Notable series variants as part of the ZiS-2 (M1941 / M1943) family line.
ZiS-2 - Base Production Series Designation
ZiS-4 - Variant for mounting on T-34 medium tanks; limited production as T-34/57.
PaK 208(r) - Captured Soviet systems reused by the German Army.
Global customers who have evaluated and/or operated the ZiS-2 (M1941 / M1943). Nations are displayed by flag, each linked to their respective national land systems listing.

Total Production: 10,016 Units

Contractor(s): Artillery Factory No. 92 - Soviet Union
National flag of Poland National flag of the Soviet Union National flag of Ukraine

[ Poland; Soviet Union; Ukraine ]
1 / 1
Image of the ZiS-2 (M1941 / M1943)
A gunnery crew of unknown origin manages their ZiS-2 artillery system

Design Qualities
Some designs are single-minded in their approach while others offer a more versatile solution to battlefield requirements.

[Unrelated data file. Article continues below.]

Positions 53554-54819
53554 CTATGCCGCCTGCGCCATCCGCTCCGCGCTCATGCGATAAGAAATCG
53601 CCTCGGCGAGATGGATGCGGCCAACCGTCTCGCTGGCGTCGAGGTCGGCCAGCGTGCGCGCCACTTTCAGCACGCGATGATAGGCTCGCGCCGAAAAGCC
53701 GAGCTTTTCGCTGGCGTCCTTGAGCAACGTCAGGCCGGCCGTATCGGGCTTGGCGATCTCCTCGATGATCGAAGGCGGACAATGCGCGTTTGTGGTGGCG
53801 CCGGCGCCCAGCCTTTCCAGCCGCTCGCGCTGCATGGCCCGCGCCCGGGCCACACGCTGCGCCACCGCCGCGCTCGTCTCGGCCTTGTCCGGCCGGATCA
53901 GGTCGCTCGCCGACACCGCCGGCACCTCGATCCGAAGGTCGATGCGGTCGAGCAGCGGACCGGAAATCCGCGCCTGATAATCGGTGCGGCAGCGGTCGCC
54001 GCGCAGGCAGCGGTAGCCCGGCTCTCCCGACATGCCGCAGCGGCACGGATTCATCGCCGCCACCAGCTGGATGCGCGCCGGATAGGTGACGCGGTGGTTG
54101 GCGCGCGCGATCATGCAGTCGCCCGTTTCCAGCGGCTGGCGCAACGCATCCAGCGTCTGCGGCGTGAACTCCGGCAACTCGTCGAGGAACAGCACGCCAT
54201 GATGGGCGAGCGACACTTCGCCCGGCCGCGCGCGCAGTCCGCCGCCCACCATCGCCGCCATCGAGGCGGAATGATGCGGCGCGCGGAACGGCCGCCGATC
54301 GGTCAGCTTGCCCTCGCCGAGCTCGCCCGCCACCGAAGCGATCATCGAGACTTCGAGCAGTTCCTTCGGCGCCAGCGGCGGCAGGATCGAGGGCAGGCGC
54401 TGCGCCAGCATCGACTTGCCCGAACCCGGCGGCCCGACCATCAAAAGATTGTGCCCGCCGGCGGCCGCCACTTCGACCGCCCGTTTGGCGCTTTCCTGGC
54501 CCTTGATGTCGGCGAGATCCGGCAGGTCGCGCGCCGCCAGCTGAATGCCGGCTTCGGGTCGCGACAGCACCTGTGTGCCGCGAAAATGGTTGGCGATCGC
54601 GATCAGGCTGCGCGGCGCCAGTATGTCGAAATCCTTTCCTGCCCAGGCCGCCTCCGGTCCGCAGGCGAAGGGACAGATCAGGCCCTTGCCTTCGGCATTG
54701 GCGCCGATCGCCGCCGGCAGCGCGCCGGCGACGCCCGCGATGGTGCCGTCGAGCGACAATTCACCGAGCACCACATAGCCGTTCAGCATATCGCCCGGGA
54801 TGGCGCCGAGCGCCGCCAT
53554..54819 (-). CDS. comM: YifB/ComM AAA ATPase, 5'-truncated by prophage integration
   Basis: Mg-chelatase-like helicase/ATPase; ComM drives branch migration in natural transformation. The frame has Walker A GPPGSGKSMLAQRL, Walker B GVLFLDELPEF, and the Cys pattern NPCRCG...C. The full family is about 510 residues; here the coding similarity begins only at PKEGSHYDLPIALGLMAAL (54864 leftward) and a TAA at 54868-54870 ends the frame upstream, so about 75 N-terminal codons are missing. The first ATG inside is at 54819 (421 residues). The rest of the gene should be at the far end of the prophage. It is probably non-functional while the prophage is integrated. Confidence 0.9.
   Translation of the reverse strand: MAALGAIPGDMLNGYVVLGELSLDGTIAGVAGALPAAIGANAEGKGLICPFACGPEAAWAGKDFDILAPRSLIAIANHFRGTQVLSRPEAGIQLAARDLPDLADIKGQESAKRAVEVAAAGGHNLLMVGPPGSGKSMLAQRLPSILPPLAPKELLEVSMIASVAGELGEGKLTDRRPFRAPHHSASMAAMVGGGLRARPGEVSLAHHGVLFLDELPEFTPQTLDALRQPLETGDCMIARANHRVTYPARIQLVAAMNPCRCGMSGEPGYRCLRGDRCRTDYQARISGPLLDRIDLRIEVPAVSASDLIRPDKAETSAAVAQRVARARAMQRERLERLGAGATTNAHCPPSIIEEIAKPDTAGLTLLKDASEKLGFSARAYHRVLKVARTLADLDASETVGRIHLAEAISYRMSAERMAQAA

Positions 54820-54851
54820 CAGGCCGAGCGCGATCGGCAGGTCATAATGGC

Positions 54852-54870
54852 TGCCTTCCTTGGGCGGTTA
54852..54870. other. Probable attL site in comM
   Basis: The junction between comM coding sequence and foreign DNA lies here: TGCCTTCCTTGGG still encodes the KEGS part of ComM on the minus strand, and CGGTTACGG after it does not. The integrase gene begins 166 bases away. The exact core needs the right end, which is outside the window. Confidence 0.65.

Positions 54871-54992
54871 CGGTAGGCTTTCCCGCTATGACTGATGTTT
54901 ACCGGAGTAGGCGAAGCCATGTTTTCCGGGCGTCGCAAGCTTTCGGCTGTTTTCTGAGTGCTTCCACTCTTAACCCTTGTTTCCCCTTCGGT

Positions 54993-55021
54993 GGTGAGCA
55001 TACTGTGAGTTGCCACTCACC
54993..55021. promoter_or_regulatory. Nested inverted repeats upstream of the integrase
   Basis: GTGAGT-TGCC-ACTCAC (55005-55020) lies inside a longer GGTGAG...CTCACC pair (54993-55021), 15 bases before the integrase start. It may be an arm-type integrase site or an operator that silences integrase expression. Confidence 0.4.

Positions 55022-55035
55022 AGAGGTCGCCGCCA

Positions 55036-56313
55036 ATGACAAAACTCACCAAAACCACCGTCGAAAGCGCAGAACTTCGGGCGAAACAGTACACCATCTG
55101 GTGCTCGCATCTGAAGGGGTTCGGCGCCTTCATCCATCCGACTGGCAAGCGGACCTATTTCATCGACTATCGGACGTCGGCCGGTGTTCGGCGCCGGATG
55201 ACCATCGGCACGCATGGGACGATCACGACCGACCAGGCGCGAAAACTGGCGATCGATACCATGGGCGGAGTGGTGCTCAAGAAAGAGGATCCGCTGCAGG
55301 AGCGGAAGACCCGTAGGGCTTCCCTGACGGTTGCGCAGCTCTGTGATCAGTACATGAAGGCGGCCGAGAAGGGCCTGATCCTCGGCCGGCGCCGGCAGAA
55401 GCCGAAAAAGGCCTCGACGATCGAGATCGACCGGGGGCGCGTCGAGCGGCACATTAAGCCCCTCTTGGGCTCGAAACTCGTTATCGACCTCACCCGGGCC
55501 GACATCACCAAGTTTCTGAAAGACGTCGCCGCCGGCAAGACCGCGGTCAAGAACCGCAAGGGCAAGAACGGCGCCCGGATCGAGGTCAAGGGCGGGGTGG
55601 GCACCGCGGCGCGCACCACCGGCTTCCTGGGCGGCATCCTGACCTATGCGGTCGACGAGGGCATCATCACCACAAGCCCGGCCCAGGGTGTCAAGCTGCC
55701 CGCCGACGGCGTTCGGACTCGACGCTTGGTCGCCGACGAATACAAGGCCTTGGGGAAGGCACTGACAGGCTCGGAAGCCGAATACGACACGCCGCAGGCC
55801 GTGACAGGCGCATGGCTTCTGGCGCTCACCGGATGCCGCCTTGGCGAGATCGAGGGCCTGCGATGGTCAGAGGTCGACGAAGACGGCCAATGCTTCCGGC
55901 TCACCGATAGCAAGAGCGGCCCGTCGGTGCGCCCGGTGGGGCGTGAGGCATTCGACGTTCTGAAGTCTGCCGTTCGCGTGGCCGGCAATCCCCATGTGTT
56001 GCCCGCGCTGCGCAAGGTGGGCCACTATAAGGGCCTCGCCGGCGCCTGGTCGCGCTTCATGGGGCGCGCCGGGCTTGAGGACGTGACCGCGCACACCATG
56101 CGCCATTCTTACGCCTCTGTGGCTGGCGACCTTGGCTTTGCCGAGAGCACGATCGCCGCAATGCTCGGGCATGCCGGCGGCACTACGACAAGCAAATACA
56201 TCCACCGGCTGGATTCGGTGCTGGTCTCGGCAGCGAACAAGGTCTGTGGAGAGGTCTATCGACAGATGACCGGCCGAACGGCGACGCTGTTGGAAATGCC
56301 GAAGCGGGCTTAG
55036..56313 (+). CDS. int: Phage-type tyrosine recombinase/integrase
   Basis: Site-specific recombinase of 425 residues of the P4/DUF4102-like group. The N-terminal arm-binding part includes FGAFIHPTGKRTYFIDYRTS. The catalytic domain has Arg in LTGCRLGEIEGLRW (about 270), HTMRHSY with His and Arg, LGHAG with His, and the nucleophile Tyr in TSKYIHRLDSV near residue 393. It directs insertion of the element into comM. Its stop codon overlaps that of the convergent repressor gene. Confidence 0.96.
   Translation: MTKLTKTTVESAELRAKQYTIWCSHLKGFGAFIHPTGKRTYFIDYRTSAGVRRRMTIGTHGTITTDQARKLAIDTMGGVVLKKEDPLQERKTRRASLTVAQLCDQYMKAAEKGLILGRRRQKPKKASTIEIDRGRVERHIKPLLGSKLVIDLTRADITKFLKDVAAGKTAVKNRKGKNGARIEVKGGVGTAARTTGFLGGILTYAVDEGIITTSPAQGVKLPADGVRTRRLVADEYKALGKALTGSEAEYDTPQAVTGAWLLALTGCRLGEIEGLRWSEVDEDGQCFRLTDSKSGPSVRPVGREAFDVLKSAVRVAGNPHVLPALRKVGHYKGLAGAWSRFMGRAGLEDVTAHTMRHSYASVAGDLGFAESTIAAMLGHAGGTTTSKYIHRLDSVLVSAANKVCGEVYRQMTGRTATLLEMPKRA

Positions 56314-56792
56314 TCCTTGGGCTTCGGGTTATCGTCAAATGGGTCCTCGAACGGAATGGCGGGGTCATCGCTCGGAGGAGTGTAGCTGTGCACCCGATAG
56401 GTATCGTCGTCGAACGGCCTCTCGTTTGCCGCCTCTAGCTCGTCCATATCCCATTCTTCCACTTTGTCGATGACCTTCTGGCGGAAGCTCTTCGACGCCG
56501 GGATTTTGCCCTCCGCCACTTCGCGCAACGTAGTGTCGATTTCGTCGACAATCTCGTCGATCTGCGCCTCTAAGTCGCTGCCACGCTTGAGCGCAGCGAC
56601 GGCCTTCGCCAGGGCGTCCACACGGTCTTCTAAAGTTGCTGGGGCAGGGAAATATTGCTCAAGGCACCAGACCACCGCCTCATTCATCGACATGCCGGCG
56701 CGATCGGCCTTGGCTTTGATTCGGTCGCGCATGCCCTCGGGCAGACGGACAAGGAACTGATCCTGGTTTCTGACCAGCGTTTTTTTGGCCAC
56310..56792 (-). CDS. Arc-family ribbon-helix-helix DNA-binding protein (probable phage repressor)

Some designs stand the test of time while others are doomed to never advance beyond the drawing board; let history be their judge.
Going Further...
The ZiS-2 (M1941 / M1943) 57mm Towed Anti-Tank Gun appears in the following collections:
Disclaimer | Privacy Policy | Cookies

2024 Military Pay Scale Military Ranks U.S. DoD Dictionary Conversion Calculators Military Alphabet Code Military Map Symbols US 5-Star Generals WW2 Weapons by Country

The "Military Factory" name and MilitaryFactory.com logo are registered ® U.S. trademarks protected by all applicable domestic and international intellectual property laws. All written content, illustrations, and photography are unique to this website (unless where indicated) and not for reuse/reproduction in any form. Material presented throughout this website is for historical and entertainment value only and should not to be construed as usable for hardware restoration, maintenance, or general operation. We do not sell any of the items showcased on this site. Please direct all other inquiries to militaryfactory AT gmail.com. No A.I. was used in the generation of this content.

Part of a network of sites that includes Global Firepower, WDMMA.org, WDMMW.org, and World War Next.

©2024 www.MilitaryFactory.com • All Rights Reserved • Content ©2003-2024 (21yrs)